Last week Twitter made a smallish acquisition, buying a company called Summify. What Summify did was allow people to more easily read and digest information stored in links in their Twitter feeds. As anyone on Twitter knows by now, the social messaging application is incredibly noisy and very fast moving for anyone who follows more than a few hundred people. There is also the problem of signal-to-noise ratio – people tweeting about their breakfast cereal or their mood versus people sharing links, videos, and other more detailed, less temporal content. For precisely this ratio problem, many people I know now use Twitter almost like an IRC channel to communicate publicly with a few friends but largely ignoring the rest of the information in their stream. That’s too bad because information in the stream, even from outlying or tertiary contributors, can be valuable.
Why do I believe this? I have many friends on Facebook that were once friends or acquaintances. I have not seen them in decades. Yet we have brief conversations on Facebook and I often receive relevant information. For example, someone I went to summer camp with happens to be a physician. I have not seen him in literally 25 years. But on Facebook, because sharing information is so simple and helping people so easy, he has provided highly useful guidance on critical healthcare issues. By extension, I have shared many links that he has said he found very insightful.
And how does this relate to hyperlocal? Lots has been made of social and local and search, and potential happy confluences of this trio. To date, however, email remains as viable a social tool as anything else when it comes to hyperlocal topics. Yes, Facebook is useful. But its usefulness relates closely to the density of friends you have on Facebook in your local area – a highly variable situation. And Facebook does not make it easy for you to tap into the degrees of separation for local recommendations a la LinkedIn. Equally difficult has been the hyperlocal media movement, which has done a fine job at broadcast (in some places) but has largely failed to add viable social curation tools to the mix.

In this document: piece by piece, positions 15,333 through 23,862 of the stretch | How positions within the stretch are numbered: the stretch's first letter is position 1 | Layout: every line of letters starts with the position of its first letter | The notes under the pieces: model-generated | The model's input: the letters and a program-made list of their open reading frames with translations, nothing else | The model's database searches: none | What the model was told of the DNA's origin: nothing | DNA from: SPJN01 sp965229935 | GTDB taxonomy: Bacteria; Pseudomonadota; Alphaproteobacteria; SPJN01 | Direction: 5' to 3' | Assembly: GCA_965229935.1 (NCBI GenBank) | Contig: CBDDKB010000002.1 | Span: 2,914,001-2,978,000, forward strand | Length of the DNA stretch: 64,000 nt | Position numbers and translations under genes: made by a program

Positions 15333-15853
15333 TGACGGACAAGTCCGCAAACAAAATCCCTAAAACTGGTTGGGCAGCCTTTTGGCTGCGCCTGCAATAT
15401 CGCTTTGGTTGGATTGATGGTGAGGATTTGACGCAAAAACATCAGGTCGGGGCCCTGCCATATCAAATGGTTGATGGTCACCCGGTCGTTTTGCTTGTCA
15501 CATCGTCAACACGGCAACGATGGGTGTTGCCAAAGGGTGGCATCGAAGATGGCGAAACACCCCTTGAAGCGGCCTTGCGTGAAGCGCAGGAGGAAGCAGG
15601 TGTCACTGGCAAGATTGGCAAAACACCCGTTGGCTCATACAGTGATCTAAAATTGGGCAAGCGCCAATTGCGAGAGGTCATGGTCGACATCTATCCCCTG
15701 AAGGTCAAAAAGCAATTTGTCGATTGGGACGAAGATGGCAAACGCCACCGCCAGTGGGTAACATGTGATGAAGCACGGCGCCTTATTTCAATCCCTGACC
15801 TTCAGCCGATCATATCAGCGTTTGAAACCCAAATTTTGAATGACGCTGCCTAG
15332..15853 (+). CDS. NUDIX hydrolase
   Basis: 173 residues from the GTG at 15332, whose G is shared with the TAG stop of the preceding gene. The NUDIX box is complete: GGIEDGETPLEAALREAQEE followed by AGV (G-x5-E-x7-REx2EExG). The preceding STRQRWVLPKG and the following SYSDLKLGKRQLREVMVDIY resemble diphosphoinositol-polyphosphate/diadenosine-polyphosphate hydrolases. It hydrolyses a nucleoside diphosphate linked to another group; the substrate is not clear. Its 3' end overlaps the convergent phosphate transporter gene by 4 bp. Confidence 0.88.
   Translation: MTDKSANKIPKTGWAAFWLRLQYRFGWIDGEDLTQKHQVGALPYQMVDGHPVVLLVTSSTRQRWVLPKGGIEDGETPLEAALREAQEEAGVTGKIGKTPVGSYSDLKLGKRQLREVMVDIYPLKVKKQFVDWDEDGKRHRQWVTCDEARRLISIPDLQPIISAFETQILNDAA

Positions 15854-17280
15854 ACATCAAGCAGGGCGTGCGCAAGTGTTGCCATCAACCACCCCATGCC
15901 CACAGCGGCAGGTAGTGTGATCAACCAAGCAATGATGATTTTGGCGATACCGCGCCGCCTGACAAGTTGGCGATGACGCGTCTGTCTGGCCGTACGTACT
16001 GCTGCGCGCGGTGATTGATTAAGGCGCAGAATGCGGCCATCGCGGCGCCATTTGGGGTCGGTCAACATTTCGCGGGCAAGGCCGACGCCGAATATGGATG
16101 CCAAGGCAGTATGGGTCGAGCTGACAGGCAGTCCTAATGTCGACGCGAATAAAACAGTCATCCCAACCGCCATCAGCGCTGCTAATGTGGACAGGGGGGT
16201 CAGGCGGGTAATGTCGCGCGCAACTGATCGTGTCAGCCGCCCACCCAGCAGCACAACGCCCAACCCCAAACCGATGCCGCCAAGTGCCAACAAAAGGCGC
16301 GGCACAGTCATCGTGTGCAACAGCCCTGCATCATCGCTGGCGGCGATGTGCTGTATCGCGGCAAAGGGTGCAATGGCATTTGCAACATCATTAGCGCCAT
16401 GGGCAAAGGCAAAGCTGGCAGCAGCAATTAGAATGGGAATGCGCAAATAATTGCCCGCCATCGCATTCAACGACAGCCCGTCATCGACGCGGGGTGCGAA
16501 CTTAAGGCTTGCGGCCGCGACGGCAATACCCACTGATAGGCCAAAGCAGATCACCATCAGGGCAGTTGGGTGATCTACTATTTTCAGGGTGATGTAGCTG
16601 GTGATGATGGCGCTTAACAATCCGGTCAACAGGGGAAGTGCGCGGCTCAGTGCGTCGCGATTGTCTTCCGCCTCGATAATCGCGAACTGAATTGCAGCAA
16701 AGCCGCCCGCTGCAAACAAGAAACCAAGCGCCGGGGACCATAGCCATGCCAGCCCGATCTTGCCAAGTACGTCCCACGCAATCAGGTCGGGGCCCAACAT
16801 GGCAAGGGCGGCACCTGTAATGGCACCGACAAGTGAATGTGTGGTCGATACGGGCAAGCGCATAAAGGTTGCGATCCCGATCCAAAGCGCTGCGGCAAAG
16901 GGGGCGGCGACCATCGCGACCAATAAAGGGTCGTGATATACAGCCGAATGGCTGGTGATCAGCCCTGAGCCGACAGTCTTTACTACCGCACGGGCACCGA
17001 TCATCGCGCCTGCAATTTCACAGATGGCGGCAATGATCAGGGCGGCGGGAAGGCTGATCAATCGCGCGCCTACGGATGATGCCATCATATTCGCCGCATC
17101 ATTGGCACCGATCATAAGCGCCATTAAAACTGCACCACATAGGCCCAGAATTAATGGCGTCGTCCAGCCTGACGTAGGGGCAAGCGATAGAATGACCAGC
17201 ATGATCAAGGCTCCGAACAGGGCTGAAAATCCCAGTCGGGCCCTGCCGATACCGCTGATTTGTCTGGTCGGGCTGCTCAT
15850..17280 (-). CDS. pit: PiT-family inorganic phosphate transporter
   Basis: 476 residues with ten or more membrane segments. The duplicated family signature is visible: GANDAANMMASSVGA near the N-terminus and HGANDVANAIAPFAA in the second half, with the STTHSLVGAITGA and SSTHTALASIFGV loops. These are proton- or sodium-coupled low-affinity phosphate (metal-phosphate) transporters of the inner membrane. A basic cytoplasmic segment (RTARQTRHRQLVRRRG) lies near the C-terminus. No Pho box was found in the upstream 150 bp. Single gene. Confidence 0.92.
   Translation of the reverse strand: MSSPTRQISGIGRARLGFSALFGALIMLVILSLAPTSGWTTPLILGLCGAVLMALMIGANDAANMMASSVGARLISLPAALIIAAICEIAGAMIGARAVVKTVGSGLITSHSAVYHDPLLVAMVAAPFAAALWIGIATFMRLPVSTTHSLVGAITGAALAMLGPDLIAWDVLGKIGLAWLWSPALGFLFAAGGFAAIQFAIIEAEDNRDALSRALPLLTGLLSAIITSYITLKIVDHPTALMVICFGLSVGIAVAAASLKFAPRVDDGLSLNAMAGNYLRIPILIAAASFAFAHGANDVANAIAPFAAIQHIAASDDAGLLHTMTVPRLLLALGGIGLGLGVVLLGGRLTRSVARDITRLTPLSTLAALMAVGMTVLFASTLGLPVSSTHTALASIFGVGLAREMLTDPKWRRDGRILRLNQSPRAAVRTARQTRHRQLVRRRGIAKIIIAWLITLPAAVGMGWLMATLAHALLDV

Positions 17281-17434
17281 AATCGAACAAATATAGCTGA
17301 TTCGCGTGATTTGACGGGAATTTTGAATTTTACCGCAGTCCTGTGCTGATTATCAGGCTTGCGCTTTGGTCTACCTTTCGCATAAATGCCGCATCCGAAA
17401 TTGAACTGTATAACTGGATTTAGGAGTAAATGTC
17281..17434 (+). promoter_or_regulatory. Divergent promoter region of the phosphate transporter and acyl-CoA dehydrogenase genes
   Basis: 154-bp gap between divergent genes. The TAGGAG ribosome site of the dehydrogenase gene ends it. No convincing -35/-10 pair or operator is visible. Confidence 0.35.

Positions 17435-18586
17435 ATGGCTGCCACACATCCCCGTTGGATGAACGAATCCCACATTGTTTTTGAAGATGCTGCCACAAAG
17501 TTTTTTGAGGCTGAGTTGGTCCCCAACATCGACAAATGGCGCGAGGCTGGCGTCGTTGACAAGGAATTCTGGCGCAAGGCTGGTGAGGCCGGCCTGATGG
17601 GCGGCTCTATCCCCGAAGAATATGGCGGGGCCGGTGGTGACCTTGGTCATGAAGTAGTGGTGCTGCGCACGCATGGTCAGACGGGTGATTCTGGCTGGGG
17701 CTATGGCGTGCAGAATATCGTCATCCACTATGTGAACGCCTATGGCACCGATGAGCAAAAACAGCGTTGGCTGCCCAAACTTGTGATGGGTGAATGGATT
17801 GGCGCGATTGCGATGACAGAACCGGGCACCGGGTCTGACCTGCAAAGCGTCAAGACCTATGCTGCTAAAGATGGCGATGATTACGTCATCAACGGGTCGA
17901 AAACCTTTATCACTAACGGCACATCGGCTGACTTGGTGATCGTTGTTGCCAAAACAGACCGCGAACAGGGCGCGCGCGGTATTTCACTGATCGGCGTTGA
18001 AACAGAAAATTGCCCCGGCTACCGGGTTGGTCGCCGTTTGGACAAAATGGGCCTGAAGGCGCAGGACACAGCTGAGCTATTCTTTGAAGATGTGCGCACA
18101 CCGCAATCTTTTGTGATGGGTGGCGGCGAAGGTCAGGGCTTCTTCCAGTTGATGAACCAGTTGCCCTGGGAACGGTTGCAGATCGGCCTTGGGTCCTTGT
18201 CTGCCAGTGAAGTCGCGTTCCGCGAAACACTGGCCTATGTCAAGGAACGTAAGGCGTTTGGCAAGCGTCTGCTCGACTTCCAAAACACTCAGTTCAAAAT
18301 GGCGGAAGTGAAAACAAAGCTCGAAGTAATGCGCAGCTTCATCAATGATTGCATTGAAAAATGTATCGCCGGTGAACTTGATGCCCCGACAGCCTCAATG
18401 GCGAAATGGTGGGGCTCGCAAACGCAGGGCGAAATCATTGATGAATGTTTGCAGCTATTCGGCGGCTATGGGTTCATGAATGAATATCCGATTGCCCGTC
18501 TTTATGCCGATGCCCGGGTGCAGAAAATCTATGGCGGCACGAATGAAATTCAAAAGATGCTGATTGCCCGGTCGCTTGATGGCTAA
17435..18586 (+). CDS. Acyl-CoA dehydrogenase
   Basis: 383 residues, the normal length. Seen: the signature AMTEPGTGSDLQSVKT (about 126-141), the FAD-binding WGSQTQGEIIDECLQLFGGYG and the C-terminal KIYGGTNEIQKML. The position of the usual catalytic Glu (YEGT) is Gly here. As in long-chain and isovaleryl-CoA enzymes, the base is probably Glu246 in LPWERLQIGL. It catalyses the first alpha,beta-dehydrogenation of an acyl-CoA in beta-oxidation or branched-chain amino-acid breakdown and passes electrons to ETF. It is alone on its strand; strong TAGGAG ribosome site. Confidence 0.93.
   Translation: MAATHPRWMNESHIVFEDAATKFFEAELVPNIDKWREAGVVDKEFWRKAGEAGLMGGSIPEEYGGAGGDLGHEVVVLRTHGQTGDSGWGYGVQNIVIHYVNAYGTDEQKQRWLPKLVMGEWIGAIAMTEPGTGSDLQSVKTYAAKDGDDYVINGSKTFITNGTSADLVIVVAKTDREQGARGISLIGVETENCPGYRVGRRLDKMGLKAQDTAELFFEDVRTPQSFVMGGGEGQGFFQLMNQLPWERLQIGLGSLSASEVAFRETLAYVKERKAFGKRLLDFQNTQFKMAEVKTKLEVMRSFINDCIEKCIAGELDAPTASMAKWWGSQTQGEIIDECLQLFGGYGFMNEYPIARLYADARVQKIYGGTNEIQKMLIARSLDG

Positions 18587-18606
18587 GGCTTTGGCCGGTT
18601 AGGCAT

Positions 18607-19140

Enter Twitter and Summify. We’ve already seen on Street Fight how Flipboard can be turned into a hyperlocal news feed. And that’s exactly where I see possibilities or Twitter in Summify. Flipboard is an amazing presentation layer but following raw Twitter streams via lists and then dumping them into Flipboard does not surmount the signal-to-noise problem. Drop Summify into the mix and things get more interesting.
Further, add the ability to more easily build lists based on geolocation of the tweets and you might actually have a very interesting hyperlocal content stream with huge implications for local businesses. Because tweeting deals via Twitter is free but hard to propagate. If there are better venues for people to search for those deals, then those commercial tweets become far more valuable – and possibly a real revenue stream for Twitter. For people craving local content, layering together these multiple functionalities could create a hyperlocal overlayer that is more relevant, more readable, and less noisy. Then add in social reputation tools such as Klout and imagine how powerful this hyperlocal sharing and commenting stack could be. A deal at a restaurant retweeted by someone with a high Klout ranking for, say, food, could be elevated in the stream. Conversely, that same tweet fired off by someone of a lesser reputation who was less active could land lower in the stream. Likewise, a user could easily set preferences so information from friends whom you directly followed carried more weight than information from strangers you didn’t follow but had high Klout rankings.
At any rate, the point is this. Twitter is moving aggressively towards next-generation curation. They are following other entities like Flipboard in a direction that the general user base seems to like. Curation combined with sharing that wraps in various reputation, location, and relationship measures could finally crack the social-local-mobile code that has long eluded us.